Today's News

  • A night from hell - 1984 church fires

    Older members of the Buford Volunteer Fire Department remember where they were in the wee hours of July 13, 1984.      

    After a late-night electrical storm on July 12, much of the Buford area was quiet because of a power outage.

    But all of that changed about 1:45 a.m. when the county sheriff’s department received a call that Pleasant Plain Baptist Church on Shiloh Unity Road was on fire.

  • Cardboard mixes with linoleum flooring

    I learned early on that you gotta have a back-up plan. I was also grateful that Grandma Evans lived on South Market Street and her house overlooked the L&C Railroad.

    Talk about a busy place, there was always something going on at the tracks by those dark wooden warehouses which stretched about down to the Southern Railway Station.

    We knew that section of town as the depot, but visitors just called it South Main Street.

    It wasn’t just a train depot, though. There was a bunch of businesses around it, including Mr. Bailey’s grocery store.

  • Community Playhouse receives nominations for regional awards

    A dark comedy about Southern living has garnered the Community Playhouse of Lancaster County nine award nominations from the Metrolina Theater Association.

    The play has been nominated for outstanding production in the regional (South) category.

    Several Playhouse actors have been nominated for their roles in “Sordid Lives.” They are:

    • Wayne Carter of Indian Land, for outstanding direction

    • David Hensley of Rock Hill, outstanding performance by a supporting male actor, for his role as Ty Williamson

  • County may reduce operating hours at more convenience sites

    The experiment worked, and now the county may reduce operating hours at more convenience sites.

    Darin Robinson, director of the county’s public works department, spoke to County Council on Tuesday to present the results of a test the county has conducted at two convenience sites since January. Convenience sites are where residents dump their trash and recyclable materials.

  • City Council candidate disputes residency claim

    Lancaster City Council District 1 candidate Anthony Elder says his opponent, incumbent Kenny Hood, has spread a false rumor that he doesn’t live at his listed address.

    Elder, who’s running for elected office for the first time, has a listed address of 707 Miller St. Extension. But ever since he filed to run for the District 1 seat, The Lancaster News has received several calls from anonymous residents who say Elder doesn’t live there.

  • Jury awards family $3 million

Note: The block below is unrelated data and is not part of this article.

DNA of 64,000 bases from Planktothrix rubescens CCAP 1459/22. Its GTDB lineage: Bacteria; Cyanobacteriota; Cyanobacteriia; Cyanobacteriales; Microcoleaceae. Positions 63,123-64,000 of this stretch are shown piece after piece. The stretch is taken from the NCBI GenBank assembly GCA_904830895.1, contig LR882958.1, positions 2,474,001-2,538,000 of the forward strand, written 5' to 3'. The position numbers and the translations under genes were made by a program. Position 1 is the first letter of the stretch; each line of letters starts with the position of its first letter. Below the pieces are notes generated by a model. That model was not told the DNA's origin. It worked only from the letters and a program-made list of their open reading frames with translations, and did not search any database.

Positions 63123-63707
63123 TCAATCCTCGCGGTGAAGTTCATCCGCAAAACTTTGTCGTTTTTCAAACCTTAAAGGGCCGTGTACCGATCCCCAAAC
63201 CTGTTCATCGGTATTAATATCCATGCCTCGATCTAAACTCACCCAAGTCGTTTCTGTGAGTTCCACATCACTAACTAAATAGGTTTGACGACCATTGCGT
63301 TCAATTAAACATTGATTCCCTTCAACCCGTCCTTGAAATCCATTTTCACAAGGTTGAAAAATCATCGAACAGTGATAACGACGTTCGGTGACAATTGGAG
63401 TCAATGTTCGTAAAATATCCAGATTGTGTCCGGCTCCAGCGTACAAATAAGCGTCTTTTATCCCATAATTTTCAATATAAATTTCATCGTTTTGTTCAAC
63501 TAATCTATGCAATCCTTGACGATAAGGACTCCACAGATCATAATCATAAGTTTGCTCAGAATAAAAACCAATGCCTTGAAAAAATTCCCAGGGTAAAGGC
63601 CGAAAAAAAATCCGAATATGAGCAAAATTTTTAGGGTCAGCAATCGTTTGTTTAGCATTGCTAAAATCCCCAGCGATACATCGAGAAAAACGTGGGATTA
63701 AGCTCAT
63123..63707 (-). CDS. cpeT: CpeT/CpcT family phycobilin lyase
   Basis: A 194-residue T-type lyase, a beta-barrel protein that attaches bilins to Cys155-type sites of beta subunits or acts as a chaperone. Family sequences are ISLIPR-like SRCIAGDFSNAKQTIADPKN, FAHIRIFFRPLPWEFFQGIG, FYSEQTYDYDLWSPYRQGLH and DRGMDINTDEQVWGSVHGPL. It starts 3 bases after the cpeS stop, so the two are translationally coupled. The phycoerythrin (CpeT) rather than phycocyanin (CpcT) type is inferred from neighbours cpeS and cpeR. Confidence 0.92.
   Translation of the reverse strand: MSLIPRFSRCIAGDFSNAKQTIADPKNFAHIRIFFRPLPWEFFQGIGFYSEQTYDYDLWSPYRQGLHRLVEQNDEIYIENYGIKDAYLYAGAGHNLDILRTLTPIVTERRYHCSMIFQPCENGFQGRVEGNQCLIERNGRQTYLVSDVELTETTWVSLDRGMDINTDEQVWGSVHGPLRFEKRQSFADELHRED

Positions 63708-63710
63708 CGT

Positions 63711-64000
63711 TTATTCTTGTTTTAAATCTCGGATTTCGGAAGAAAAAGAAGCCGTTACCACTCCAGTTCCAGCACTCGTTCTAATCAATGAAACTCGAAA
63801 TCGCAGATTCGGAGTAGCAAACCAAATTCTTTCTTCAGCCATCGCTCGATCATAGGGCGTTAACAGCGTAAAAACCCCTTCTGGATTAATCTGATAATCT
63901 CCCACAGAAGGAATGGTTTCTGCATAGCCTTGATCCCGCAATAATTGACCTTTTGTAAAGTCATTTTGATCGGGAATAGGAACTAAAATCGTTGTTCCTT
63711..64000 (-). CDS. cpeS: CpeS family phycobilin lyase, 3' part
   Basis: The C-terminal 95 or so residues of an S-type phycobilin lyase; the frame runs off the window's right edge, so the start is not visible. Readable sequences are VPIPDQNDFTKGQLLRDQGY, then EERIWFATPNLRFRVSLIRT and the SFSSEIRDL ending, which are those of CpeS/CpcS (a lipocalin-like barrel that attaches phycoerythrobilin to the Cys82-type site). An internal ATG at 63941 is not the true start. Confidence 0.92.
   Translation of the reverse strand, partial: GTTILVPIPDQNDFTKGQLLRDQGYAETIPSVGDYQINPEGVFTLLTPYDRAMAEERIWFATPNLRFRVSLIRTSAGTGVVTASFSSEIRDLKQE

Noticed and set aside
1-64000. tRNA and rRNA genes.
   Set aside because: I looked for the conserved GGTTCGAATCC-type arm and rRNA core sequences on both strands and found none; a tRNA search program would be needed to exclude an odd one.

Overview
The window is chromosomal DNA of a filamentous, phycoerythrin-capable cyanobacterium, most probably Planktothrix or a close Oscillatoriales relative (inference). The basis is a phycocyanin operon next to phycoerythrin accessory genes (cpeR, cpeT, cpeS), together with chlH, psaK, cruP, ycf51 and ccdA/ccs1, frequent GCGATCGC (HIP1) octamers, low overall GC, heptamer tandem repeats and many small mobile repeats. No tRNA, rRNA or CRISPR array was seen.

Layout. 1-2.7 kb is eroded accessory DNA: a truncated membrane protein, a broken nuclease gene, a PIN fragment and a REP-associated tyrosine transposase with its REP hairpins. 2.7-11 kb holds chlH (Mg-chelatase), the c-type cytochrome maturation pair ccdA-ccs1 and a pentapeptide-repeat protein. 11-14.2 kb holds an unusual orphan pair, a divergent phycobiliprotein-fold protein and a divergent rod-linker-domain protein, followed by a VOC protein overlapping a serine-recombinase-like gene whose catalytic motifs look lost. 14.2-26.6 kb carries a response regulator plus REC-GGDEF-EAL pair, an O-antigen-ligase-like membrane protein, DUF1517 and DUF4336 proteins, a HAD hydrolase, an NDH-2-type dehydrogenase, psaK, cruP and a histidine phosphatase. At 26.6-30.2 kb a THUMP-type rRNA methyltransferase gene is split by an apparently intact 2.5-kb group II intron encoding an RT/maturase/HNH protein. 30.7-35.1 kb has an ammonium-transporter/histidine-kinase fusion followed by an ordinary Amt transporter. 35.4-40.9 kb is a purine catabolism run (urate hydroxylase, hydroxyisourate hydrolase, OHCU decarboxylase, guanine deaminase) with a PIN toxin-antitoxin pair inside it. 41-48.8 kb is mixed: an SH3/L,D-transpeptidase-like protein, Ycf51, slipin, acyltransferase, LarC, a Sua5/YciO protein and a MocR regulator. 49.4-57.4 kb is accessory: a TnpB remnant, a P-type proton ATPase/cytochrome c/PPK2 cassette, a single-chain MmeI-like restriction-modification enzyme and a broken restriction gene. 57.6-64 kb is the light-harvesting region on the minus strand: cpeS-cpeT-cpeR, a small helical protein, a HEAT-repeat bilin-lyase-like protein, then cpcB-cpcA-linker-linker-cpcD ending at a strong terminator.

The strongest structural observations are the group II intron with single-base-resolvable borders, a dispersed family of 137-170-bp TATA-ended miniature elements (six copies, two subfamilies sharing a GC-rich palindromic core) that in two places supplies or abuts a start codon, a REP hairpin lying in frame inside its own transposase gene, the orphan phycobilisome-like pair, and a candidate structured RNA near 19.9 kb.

A jury awarded $3 million last week to the family of a man who was killed after he ran into the back of a S.C. Department of Transportation dump truck in 2004.

    John L. “Johnny” Thompson, 59, of 926 Hope Place, died of head injuries after running into the back of the dump truck. SCDOT workers had stopped the truck in the middle of a lane of S.C. 903 to pick up a deer carcass on the side of the highway.

  • Miles misses out on liver transplant after tangling with 'Tasmanian devil'

    Jody Miles laughs as she tells the story of being attacked by a Tasmanian devil, which landed her in the hospital with an infection, where she thought she was going to lose her sight and was then put on medication, which doctors said could cause hearing loss.

    Oh, yes, and while she was in the hospital, she missed out on the liver transplant that she’s been waiting for.

  • Council approves new grant writer position

    County officials have approved funding for a new economic development position.

    County Council unanimously approved funding at last week’s meeting for a grant writer position at the Lancaster County Economic Development Corp. The new position will cost $60,000.

    With the county’s 2010-11 budget already finalized, council had to determine where to cut that funding from somewhere else in the budget. And since this is not a one-time expense, council must plan this as a recurring item in future budgets.

  • Council rebuffs buffer ordinance

    County Council wants more time to look at how a proposed change in the buffer space between homes and businesses could impact the county.

    Council unanimously tabled an ordinance last week that would have set new buffer requirements between residential and non-residential developments.

    Under the proposed ordinance, buffers would be based on the size and proposed use of the lot to be developed, as well as on development on adjacent parcels. The county Planning Commission had already unanimously approved of the change, though council has final say on the change.

  • A break in the hot weather, finally?

    The past couple of weeks have offered Lancaster County a reprieve from sizzling temperatures in the upper 90s with high humidity, which made those days feel even hotter.

    Recent daytime highs have been in the upper 80s to low 90s, with lower humidity, and temperatures in the 60s, rather than the 70s, at night.

    It should come as no surprise, but South Carolina had its hottest summer on record this year.

    While no data is available for Lancaster County, cities such as Greenville, Columbia and Charleston had their hottest summers on record.